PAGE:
The final modules of the VErtex LOcator (VELO), a precision silicon detector, have been delivered to CERN, the European Particle Physics Laboratory in Geneva. Once assembled VELO will be installed into the LHCb detector, one of four experiments, which make up the Large Hadron Collider (LHC) particle accelerator, which is due to be switched on in November this year.
LHCb is designed to investigate the subtle differences between matter and antimatter in particles containing b (beauty) quarks. The VELO is an essential part of the experiment which will provide the unprecedented precision necessary to isolate them. The LHC, located in a 27km underground tunnel which straddles France and Switzerland, will help answer some of the fundamental questions about the origins of our Universe and is set to change the future path of particle physics research.
Within the LHC, two beams of protons will be accelerated to close to the speed of light and then collided in one of the four experiments, which will each measure the outfall of particles.
Professor Themis Bowcock, lead scientist from the University of Liverpool LHCb team said, “The VELO gives us the precision we need not only to identify b quarks in a proton-proton collision, but to do so in real time. This allows us to isolate samples of b quarks for analysis in a way that would be impossible otherwise. It is the key to LHCb’s physics aims.”
The VELO is unique in its design with the whole device (about a metre long) consisting of 42 silicon "modules", spread along both sides of the proton beam (21 each side). The VELO actually sits inside a vacuum vessel - with a thin sheet of aluminium, know as RF foil, separating it from the primary vacuum inhabited by the proton beams. The two halves of modules are mechanically moved in to within 7mm of the beam during data-taking, and out to a safe distance afterwards.
Dr Tara Shears, LHCb scientist from the University of Liverpool explains, “To achieve optimal precision the silicon detectors need to be as close as possible to the beam. When operational 40 million proton proton interactions will occur per second inside LHCb and it is no mean feat that measurements of these collisions will take place in real time.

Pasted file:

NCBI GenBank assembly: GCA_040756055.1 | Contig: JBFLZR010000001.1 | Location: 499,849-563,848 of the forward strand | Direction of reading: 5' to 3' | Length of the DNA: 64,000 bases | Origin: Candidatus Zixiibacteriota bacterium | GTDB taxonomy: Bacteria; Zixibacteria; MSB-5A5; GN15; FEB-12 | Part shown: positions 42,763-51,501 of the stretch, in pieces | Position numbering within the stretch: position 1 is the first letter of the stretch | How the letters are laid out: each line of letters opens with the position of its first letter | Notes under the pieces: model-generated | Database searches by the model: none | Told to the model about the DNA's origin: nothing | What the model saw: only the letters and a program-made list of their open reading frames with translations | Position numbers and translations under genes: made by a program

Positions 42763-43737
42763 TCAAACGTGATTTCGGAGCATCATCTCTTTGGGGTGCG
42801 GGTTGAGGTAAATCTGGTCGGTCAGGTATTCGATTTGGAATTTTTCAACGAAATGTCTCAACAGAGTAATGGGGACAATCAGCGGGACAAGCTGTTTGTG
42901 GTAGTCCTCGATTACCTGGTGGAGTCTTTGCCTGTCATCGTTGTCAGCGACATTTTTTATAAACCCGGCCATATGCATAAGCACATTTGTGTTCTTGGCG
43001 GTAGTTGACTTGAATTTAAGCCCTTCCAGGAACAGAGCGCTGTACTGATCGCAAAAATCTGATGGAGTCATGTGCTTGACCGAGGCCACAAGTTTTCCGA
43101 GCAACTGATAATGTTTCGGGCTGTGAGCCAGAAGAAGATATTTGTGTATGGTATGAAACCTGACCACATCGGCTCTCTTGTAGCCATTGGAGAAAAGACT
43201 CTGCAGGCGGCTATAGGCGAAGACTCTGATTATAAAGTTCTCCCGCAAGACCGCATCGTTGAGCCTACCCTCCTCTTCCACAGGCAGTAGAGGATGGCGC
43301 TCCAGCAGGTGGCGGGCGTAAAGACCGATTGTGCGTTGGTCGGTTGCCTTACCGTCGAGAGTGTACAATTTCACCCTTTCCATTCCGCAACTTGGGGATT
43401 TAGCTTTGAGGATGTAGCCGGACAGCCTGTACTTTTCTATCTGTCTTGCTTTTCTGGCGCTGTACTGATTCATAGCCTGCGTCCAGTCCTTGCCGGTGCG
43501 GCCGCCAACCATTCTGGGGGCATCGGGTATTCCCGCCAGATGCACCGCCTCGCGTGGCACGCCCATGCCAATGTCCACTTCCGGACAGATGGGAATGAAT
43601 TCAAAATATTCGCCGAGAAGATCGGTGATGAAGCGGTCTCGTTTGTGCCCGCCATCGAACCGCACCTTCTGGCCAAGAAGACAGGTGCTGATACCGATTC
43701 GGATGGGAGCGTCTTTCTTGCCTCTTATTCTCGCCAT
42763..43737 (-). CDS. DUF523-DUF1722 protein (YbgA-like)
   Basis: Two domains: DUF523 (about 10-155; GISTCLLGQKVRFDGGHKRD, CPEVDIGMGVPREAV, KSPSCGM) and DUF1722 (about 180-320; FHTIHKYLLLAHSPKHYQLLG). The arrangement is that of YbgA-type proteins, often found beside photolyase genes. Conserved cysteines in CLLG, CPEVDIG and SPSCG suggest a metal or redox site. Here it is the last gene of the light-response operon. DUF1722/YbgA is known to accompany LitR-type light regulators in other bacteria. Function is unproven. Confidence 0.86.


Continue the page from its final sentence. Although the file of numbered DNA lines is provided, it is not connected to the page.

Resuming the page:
Like all the detector experiments at CERN a worldwide team of scientists are involved in the design and construction of LHCb. The experiment involves 663 scientists from 47 institutes and universities in 15 countries. UK collaborators make up around 20% of this. The individual VELO modules, of which there are 42 in total, were designed and assembled at the University of Liverpool in a state of the art clean room.
Transport of the completed VELO modules from the University of Liverpool occurred by less than traditional means. Each module being couriered via an easyJet flight to Geneva! However, with the onset of tighter baggage restrictions some of the modules made the 1,066 km (663 mile) journey in the boot of a car.
Scientists from the University of Glasgow are responsible for the reception and testing of the modules at CERN. Dr Chris Parkes from University of Glasgow said, “Now that all 42 modules are on site we are busy testing before final installation in the detector, 100 metres underground.Contacts
Only an atom thick: Physicists succeed in measuring mechanical properties of 2D monolayer materials
17.01.2018 | Universität des Saarlandes
Black hole spin cranks-up radio volume
15.01.2018 | National Institutes of Natural Sciences
What enables electrons to be transferred swiftly, for example during photosynthesis? An interdisciplinary team of researchers has worked out the details of how...
For the first time, scientists have precisely measured the effective electrical charge of a single molecule in solution. This fundamental insight of an SNSF Professor could also pave the way for future medical diagnostics.
Electrical charge is one of the key properties that allows molecules to interact. Life itself depends on this phenomenon: many biological processes involve...
At the JEC World Composite Show in Paris in March 2018, the Fraunhofer Institute for Laser Technology ILT will be focusing on the latest trends and innovations in laser machining of composites. Among other things, researchers at the booth shared with the Aachen Center for Integrative Lightweight Production (AZL) will demonstrate how lasers can be used for joining, structuring, cutting and drilling composite materials.
No other industry has attracted as much public attention to composite materials as the automotive industry, which along with the aerospace industry is a driver...
Scientists at Tokyo Institute of Technology (Tokyo Tech) and Tohoku University have developed high-quality GFO epitaxial films and systematically investigated their ferroelectric and ferromagnetic properties. They also demonstrated the room-temperature magnetocapacitance effects of these GFO thin films.
Multiferroic materials show magnetically driven ferroelectricity. They are attracting increasing attention because of their fascinating properties such as...
The oceans are the largest global heat reservoir. As a result of man-made global warming, the temperature in the global climate system increases; around 90% of...
08.01.2018 | Event News
11.12.2017 | Event News
08.12.2017 | Event News
17.01.2018 | Ecology, The Environment and Conservation
17.01.2018 | Physics and Astronomy
17.01.2018 | Awards Funding